Category Archives: Rushern Baker

Latest PGCPS Debacle Symptomatic of Broader Political Dysfunction in Prince George’s

Recent incidents at Oxon Hill and Potomac High School graduations involving Prince George’s County Public Schools top administrators and Board of Education Member Edward Burroughs have received lots of media attention. What happened was unfortunate and does not reflect well on the school system.

My own child attends Oxon Hill High School and he was present at the graduation. However, what interests me most is not the details of exactly what happened and who I think was at fault. Rather, I find the series of events very reflective of the political culture in Prince George’s County.

Some background for those who do not closely follow the political happenings around PGCPS and our BOE. It is important to know that Edward Burroughs has long been at odds with the CEO of the school system, Dr. Kevin Maxwell. Under the new PGCPS governance structure, the school CEO is appointed by the County Executive, not the BOE. Thus, the CEO is accountable to the County Executive, even though he naturally works closely with the BOE. Mr. Burroughs’ vocal opposition to Dr. Maxwell—including his call for the school CEO to resign during the Head Start controversy last year—has labeled him a “troublemaker” in the eyes of the political establishment in our county.

When those aligned with the Prince George’s County political establishment talk about Mr. Burroughs and other troublemakers, the language I often here is that “we need to work together.” On its face this sounds constructive and reasonable. However, what the establishment really means by this sentiment is that our political leadership obviously knows what they are doing and everyone else needs to just follow their lead without questioning anything.

I will give an example of how this works. Mr. Burroughs has long been complaining that under Dr. Maxwell’s leadership the top PGCPS administrative staff and their salaries have ballooned. There is plenty of objective evidence to back up Mr. Burroughs’ concerns, including data gathered by the Washington Area Boards of Education. My own knowledgeable contacts within PGCPS also confirm that under Dr. Maxwell the school system has become top-heavy and more centralized. So, when Mr. Burroughs expresses such concerns that seem to be backed up by objective evidence and knowledgeable people, a school board that is truly working together would surely take these concerns seriously and start looking into it. But no, this is obviously not the kind of “working together” our political establishment wants. Instead, the majority of the board—which is closely aligned with the County Executive and the rest of the political establishment—acts as a rubber stamp on the CEO’s budget proposals and demands no serious explanations or reprioritization from him. This is the kind of “working together” our political establishment wants. Good cooperative elected officials that go along to get along. No complaints, not a lot of noise.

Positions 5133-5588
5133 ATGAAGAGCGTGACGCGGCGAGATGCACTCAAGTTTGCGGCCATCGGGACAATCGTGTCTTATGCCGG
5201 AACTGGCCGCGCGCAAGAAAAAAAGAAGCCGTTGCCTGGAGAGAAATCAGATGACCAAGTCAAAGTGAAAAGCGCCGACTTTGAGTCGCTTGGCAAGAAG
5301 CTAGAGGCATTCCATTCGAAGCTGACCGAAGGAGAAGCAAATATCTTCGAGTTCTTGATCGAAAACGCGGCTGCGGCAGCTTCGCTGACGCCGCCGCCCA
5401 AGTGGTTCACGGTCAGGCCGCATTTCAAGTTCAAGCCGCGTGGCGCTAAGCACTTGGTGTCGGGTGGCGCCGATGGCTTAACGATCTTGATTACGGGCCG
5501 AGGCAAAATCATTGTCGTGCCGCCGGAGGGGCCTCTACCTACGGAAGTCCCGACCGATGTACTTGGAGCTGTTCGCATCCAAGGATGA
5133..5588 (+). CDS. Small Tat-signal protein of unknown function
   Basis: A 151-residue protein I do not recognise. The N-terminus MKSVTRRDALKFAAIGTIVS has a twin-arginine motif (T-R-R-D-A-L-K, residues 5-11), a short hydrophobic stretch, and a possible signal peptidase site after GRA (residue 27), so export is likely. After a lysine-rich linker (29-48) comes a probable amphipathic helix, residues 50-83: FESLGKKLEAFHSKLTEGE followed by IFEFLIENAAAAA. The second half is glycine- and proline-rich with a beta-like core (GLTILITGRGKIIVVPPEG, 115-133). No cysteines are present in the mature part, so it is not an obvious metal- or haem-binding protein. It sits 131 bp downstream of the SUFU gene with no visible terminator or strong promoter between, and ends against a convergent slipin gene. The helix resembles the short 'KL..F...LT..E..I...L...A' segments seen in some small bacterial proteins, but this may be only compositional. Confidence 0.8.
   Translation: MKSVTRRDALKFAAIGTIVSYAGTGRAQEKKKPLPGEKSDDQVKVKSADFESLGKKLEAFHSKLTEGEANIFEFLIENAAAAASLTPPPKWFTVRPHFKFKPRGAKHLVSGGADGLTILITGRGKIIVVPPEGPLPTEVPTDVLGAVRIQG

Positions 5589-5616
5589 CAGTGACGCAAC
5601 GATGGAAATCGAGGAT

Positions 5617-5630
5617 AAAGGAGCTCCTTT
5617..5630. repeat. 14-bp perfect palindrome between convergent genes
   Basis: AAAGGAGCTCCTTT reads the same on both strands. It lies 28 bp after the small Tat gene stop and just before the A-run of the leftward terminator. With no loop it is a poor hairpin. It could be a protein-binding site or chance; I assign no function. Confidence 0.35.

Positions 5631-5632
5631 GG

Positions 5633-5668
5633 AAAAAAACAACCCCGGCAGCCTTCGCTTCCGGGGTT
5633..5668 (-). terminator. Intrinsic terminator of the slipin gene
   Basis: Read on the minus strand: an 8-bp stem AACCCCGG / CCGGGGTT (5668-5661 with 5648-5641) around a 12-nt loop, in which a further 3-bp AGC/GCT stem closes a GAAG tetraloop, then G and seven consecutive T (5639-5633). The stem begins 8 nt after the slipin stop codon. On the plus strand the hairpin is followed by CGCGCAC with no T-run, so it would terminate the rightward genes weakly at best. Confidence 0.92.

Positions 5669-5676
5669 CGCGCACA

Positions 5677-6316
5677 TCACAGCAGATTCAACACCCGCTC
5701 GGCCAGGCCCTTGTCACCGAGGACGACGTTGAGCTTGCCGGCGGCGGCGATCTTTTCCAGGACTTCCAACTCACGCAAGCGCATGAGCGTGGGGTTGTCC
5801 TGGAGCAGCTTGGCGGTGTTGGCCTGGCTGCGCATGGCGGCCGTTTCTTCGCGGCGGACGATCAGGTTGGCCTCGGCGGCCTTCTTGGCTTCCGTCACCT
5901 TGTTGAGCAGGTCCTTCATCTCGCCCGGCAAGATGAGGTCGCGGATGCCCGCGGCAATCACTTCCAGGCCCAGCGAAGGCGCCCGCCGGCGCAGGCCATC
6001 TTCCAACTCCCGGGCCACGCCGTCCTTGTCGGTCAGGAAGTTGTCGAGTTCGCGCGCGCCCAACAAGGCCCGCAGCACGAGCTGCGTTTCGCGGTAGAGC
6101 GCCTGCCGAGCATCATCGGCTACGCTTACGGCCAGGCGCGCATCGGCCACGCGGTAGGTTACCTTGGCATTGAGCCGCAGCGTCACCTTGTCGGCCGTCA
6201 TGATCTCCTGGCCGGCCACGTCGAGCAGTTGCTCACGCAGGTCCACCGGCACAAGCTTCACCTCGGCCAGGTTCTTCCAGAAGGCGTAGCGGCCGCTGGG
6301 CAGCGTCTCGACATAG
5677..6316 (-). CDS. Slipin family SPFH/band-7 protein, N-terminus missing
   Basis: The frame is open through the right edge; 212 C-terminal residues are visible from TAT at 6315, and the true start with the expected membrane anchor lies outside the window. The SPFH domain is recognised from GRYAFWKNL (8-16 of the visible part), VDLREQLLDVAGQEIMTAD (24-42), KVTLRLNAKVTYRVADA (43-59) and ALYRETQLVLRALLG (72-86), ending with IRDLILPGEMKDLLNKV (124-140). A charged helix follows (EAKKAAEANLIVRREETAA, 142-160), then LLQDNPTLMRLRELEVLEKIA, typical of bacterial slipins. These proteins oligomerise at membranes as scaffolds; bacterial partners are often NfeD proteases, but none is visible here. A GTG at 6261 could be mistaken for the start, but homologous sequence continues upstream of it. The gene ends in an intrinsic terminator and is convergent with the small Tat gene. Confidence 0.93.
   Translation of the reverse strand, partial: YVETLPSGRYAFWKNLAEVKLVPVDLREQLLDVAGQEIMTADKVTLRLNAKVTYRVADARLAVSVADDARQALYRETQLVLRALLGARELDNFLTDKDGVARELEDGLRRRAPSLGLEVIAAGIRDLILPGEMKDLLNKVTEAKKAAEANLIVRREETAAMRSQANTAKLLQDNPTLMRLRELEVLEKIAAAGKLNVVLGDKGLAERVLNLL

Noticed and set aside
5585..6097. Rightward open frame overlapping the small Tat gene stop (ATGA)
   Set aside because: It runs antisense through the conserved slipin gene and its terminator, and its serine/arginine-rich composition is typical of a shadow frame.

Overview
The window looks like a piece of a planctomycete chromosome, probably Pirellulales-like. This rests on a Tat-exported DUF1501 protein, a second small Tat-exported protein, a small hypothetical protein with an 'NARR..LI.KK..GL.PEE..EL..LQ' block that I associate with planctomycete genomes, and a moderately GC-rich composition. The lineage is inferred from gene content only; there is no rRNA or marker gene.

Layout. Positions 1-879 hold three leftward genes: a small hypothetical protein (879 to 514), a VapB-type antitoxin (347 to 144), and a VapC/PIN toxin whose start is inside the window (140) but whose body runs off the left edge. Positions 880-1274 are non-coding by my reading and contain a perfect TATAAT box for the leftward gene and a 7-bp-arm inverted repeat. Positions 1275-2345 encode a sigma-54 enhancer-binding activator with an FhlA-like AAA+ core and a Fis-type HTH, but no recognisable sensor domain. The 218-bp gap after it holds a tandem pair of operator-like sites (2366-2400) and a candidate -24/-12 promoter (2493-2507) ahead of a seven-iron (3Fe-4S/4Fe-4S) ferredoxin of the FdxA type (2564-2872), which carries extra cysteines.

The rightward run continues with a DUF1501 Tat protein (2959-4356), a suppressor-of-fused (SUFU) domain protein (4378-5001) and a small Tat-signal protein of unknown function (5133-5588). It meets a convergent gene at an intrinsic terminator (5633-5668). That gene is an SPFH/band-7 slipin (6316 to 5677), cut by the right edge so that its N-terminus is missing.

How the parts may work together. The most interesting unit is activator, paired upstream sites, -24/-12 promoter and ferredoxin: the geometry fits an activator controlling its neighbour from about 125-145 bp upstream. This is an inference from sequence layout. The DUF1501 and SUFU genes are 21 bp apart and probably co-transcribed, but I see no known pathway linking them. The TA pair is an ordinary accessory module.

In the short term, this type of “working together” may be easy and get more positive headlines. However, this kind of establishment-dominated political culture—or machine politics—is a fertile breeding ground for all types of unethical and illegal behavior. And, sadly, we have seen plenty of negative headlines resulting from our establishment’s preferred method of operation.

What we need are more people like Edward Burroughs in office. Elected officials who will do what is right, not what the party bosses tell them to do.

Why Term Limit Extension Is a Bad Idea – Reason 3

From where I am sitting, it seems clear to me that the underlying message our county leadership is sending to us voters about the term limit extension is this: “We are doing a good job, so we deserve more time in office.”

While I agree that the County Executive and County Council deserve credit for the current positive trajectory in Prince George’s County, this reasoning also leads to the most obvious objection to the term limit extension idea: Without term limits, none of our current county leaders would be in office. In our system of incumbent slates and “sample ballot” advertisements, it is virtually impossible for an incumbent to lose an election. Without term limits, Rushern Baker and Mel Franklin would only be waging hopeless campaigns against long-term incumbents.

District 9 BOE Race Is Over

Since I was not explicit in my earlier post, I want to make the announcement clear: The race for the District 9 seat on the Prince George’s County Board of Education is over. Now, more than a month before the June 24 primary, we know who will win that election and the November general election. As I predicted last fall, the person who receives the endorsement of our local incumbent politicians will win the race. According to my knowledgeable sources, the winner of the incumbent endorsement—and thus the race—is Sonya Williams.

It is a sad reflection on our supposedly democratic election system that a handful—in this case only one—incumbent politicians get to decide our lower ballot elections for us.

With regards to the District 9 BOE race, the silver lining is that Mrs. Williams is a good, capable person that I am happy to have as my representative on the BOE.

How an Elected BOE Seat Becomes an Appointed One

As a local activist, I have decent sources to find out what is going on behind the scenes in the Prince George’s County District 9 Board of Education race. I am sad to report that, as a result of our current election laws and the peculiar circumstances surrounding the race, the District 9 BOE seat is becoming an appointed seat.

This is how the unfortunate change unfolded:

  • In the 2013 legislative session, a law was passed that added several appointed members to the Prince George’s County Board of Education. In addition, the County Executive was given the power to appoint the replacement for any elected BOE member who resigns before his/her term expires.